John Owen

Delighting in the Trinity by Michael Reeves

Delighting in the Trinity by Michael Reeves

Who is God? Michael Reeves asserts that the essence of the fullest answer to that question is “a Trinity.” Reeves believes that while the Trinity is something many Christians shove to the back corners of their minds when it comes to relating to God, or perhaps explore with a sort of mechanical interest, with clumsy charts and worse analogies, reflecting on the Trinity is something that should stir delight in us.

Reeves quotes Karl Barth, who once said, “The triunity of God is the secret of His beauty.” Reeves contrasts the Triune God with a singular conception of God (like the Islamic understanding of God), who has a very different relationship with creation. Reeves says that “Absolutely singular supreme beings do not like creation.”

In contract, “Everything changes when it comes to the Father, Son and Spirit. Here is a God who is not essentially lonely, but who has been loving for all eternity as the Father has loved the Son in the Spirit. Loving others is not a strange or novel thing for this God at all; it is at the root of who he is.” That is to say, the relationships within the Triune God are that which defines God himself. God is relational and loving in his very essence.

In Defense of Love Songs to God

In Defense of Love Songs to God

“God isn’t your boyfriend!” It doesn’t take much Googling to pick out an assortment of articles skewering intimate love songs inappropriately parading as worship. “He is the almighty God, not your lover,” the criticism goes. “Don’t trivialize our holy, incomprehensible God.”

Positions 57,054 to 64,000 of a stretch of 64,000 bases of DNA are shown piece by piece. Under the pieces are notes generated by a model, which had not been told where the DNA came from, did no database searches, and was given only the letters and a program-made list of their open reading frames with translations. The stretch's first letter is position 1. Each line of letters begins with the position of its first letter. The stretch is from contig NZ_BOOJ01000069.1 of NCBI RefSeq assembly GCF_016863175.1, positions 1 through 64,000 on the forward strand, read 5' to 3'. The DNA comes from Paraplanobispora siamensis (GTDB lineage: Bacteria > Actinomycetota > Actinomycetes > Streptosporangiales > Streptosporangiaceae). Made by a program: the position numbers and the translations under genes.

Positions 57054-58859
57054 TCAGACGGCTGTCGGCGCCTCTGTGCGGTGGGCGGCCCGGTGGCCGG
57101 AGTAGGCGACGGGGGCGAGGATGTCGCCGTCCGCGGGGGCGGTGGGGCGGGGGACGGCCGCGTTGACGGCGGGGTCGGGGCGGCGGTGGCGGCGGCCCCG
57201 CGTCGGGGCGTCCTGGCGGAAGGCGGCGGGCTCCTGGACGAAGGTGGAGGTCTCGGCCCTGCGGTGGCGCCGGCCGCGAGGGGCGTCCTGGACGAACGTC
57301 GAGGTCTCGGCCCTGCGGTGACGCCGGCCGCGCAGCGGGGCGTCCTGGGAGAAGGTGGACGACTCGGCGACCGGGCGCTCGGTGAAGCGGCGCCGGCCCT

Is it really appropriate to sing, “I could sing of your love forever” or reprise again and again, “your love never fails, never gives up, never runs out on me”? Or how about “Revelation Song” where we sing, “You are my everything and I will adore you”? And of course, the most obvious offender: please tell me we should nix the embarrassing “How He Loves Us,” where we belt out, “And I realize just how beautiful you are, and how great your affections are for me,” and then the cherry on the sundae, “And heaven meets earth like a sloppy wet kiss.”

Let me stand up against the pitchforked crowd in defense of the modern worship love song. That isn’t to say that there aren’t plenty of songs out there that are weak theologically or that our diet of worship should be comprised primarily of love songs to God, but I do believe there is a place for us to sing love songs to God.